Peak season: November to April

The pomelo fruit was bred in Israel at the start of the 1970s by crossing grapefruit and pomelo. It quickly became a popular citrus fruit in the country, alongside tangerines, oranges, and lemons. After being grown in Israel, South Africa, Southeast Asia, and China, the fruit “pomelo” or “honey pomelo” appeared independently on European markets.

In a warm and frost-free climate, the evergreen pomelo tree grows up to 15 meters tall. Pomelos weigh between 500 and almost 2000 grams. However, the pear-shaped pomelo's weight is partly attributed to its skin and the underlying white protective layer (or pith), which is up to two centimetres thick. The pith should be removed during preparation because of its bitter substance.

Depending on its sweetness, 100 grammes of pomelo have between 25 and 50 calories (kcal). One hundred grammes of pomelo contain around 40 milligrammes of vitamin C. Pomelos are also rich in calcium, magnesium, and phosphorus, especially potassium.

The bitter compound limonene, which is present in high concentrations, can stimulate intestinal activity.

Pomelos are typically eaten raw, but they also go well in and with various dishes, salads, spreads, sauces, muesli, and speciality ice creams.

The fruit is even used in China as a tea and coffee flavour. Washed pomelo peels are particularly suitable as a spice in sauces and beverages. However, one should pay attention to untreated fruits.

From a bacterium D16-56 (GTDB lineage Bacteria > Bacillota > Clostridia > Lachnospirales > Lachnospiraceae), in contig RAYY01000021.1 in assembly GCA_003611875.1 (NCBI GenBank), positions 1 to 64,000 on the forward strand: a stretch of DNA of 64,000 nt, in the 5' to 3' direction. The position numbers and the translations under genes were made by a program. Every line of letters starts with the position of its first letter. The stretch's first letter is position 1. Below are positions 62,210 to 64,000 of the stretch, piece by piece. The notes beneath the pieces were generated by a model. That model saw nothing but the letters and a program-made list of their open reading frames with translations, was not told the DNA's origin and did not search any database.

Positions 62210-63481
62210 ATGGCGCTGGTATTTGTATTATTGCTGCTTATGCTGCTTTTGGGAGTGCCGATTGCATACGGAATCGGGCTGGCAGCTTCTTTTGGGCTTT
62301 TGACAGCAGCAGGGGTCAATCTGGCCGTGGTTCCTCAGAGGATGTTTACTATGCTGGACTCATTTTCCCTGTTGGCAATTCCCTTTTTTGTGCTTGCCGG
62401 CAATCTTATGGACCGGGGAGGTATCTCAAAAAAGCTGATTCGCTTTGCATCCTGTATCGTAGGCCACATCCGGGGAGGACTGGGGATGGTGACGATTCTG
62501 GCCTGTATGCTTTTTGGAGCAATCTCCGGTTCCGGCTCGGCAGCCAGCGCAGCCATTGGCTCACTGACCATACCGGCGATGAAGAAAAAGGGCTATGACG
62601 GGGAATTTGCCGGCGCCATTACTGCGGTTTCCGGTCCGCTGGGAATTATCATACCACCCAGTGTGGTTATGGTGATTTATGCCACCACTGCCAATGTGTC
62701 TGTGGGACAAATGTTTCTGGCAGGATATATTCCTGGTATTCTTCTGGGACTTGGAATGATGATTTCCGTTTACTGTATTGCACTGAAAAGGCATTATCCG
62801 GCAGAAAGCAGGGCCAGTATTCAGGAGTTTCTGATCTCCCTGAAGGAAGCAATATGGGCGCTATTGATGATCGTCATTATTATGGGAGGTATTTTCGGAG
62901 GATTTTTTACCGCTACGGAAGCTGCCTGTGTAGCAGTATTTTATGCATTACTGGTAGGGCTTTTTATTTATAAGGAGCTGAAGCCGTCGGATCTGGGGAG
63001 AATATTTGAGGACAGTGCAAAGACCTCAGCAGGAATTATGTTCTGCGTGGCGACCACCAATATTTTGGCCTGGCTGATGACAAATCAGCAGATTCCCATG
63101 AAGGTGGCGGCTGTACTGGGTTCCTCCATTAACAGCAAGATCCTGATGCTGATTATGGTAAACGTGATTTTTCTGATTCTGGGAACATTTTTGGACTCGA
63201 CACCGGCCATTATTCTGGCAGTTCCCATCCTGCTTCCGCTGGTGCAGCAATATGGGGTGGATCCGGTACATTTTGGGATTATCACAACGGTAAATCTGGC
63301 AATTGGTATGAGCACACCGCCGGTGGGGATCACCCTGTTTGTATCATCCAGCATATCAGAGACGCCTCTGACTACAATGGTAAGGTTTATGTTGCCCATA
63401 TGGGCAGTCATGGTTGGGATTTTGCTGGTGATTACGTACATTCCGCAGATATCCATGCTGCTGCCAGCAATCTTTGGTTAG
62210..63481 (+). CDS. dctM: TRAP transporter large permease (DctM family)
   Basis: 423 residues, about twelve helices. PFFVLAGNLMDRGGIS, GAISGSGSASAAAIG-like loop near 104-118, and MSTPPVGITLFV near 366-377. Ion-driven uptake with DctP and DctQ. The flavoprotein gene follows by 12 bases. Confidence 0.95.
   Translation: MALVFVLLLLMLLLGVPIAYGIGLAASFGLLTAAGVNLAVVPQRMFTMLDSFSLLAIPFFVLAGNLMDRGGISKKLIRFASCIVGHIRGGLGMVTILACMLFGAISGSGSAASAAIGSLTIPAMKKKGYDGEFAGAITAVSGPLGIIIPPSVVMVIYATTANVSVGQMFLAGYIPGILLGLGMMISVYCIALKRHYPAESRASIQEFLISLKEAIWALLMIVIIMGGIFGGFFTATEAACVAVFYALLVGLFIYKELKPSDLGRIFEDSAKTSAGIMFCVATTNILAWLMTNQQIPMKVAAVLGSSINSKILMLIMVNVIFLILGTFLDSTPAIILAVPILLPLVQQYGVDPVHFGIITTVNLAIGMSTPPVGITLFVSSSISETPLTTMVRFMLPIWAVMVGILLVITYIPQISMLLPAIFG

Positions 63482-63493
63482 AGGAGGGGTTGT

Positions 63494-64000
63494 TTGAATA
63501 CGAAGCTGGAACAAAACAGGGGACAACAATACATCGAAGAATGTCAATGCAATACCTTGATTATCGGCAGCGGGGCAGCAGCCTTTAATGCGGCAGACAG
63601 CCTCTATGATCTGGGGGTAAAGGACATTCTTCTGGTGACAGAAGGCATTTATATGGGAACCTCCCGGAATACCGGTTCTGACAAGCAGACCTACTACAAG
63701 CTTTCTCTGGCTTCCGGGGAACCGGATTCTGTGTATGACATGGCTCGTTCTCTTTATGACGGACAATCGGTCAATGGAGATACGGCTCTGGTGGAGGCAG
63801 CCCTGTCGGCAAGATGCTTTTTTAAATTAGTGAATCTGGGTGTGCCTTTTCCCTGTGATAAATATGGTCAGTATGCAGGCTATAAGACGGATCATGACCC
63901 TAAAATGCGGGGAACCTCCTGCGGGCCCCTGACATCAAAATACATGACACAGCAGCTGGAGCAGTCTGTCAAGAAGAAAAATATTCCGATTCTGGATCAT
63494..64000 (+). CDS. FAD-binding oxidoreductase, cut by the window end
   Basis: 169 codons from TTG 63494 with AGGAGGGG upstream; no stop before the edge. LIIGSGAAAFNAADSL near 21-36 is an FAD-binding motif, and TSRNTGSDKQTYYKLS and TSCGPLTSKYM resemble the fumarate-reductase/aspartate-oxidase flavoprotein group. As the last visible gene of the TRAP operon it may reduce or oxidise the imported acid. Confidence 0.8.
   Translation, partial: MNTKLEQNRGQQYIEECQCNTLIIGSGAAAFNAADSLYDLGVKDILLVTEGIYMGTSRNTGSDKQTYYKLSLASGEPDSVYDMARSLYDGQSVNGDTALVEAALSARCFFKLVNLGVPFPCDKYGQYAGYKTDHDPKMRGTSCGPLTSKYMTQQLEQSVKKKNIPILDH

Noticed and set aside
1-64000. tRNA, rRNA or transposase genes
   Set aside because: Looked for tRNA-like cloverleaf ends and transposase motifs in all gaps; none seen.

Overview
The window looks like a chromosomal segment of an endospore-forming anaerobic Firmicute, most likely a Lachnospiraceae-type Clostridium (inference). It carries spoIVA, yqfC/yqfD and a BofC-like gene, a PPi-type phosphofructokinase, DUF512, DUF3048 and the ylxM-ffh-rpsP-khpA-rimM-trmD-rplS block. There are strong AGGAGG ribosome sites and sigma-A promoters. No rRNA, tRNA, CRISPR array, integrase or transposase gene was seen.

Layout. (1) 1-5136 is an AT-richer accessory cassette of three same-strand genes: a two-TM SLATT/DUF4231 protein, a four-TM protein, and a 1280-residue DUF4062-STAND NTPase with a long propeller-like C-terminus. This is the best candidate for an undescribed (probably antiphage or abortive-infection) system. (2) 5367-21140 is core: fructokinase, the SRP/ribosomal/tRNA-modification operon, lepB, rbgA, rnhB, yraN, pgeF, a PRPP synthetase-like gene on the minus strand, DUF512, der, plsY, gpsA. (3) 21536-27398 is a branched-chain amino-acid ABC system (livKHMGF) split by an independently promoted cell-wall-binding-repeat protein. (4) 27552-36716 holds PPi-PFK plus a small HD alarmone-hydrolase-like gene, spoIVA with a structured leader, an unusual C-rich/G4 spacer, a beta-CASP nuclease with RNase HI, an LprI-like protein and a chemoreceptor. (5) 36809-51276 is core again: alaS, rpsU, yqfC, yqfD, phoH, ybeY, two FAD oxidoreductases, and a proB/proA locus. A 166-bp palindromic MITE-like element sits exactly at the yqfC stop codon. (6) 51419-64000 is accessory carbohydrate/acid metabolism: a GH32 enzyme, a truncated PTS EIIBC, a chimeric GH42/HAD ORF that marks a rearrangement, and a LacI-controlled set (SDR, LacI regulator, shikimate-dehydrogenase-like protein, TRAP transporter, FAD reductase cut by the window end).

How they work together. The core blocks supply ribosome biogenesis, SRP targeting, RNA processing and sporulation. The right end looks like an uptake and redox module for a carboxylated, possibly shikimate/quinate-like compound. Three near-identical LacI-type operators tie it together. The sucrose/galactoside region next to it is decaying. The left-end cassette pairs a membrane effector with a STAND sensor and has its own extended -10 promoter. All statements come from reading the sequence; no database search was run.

Pomelo Peels

Before preparation, you should wash pomelos thoroughly under hot water (possibly with vinegar). This means that no pesticides or wax residues can get into the pulp during processing.

Cut the top at the stem's base.

Make deep cuts all around its rind.

Remove the rind, including all the pith or white parts. Separate the fruit's flesh from the carved-out peels by carefully pulling the pieces apart. By doing this, you can avoid the bitter taste.

When buying, watch out for heavy fruits. Pomelos will last up to two weeks when stored at room temperature and longer at temperatures below 15 degrees.

Despite its numerous and primarily healthy ingredients and effects, it is essential to note that pomelo – as with other citrus fruits – can cause reactions when taking certain medications (e.g., hypertensive drugs, sleeping pills, or hormonal contraceptives).

Small pomelo slices taste perfectly with curry sauce, a coconut milk-based sauce enriched with dried vegetable bouillon or soy sauce, a little whiskey and olive oil, lots of hot and mild curry, fresh ginger, some pepperoncini, parsley, and chives. They are also best served over a fennel or mango salad with curry salad sauce.


    1 Response to "Pomelo – the “Big Princess” in the Realm of Citrus Fruits"

    • Tea_lover

      Wow! I would love to taste pomelo-flavoured tea and coffee like they do in China! I can imagine it would taste very tangy…and exotic. Also, thanks for sharing tips on how to peel pomelo without getting the bitter taste from its skin!

Leave a Reply

Your email address will not be published.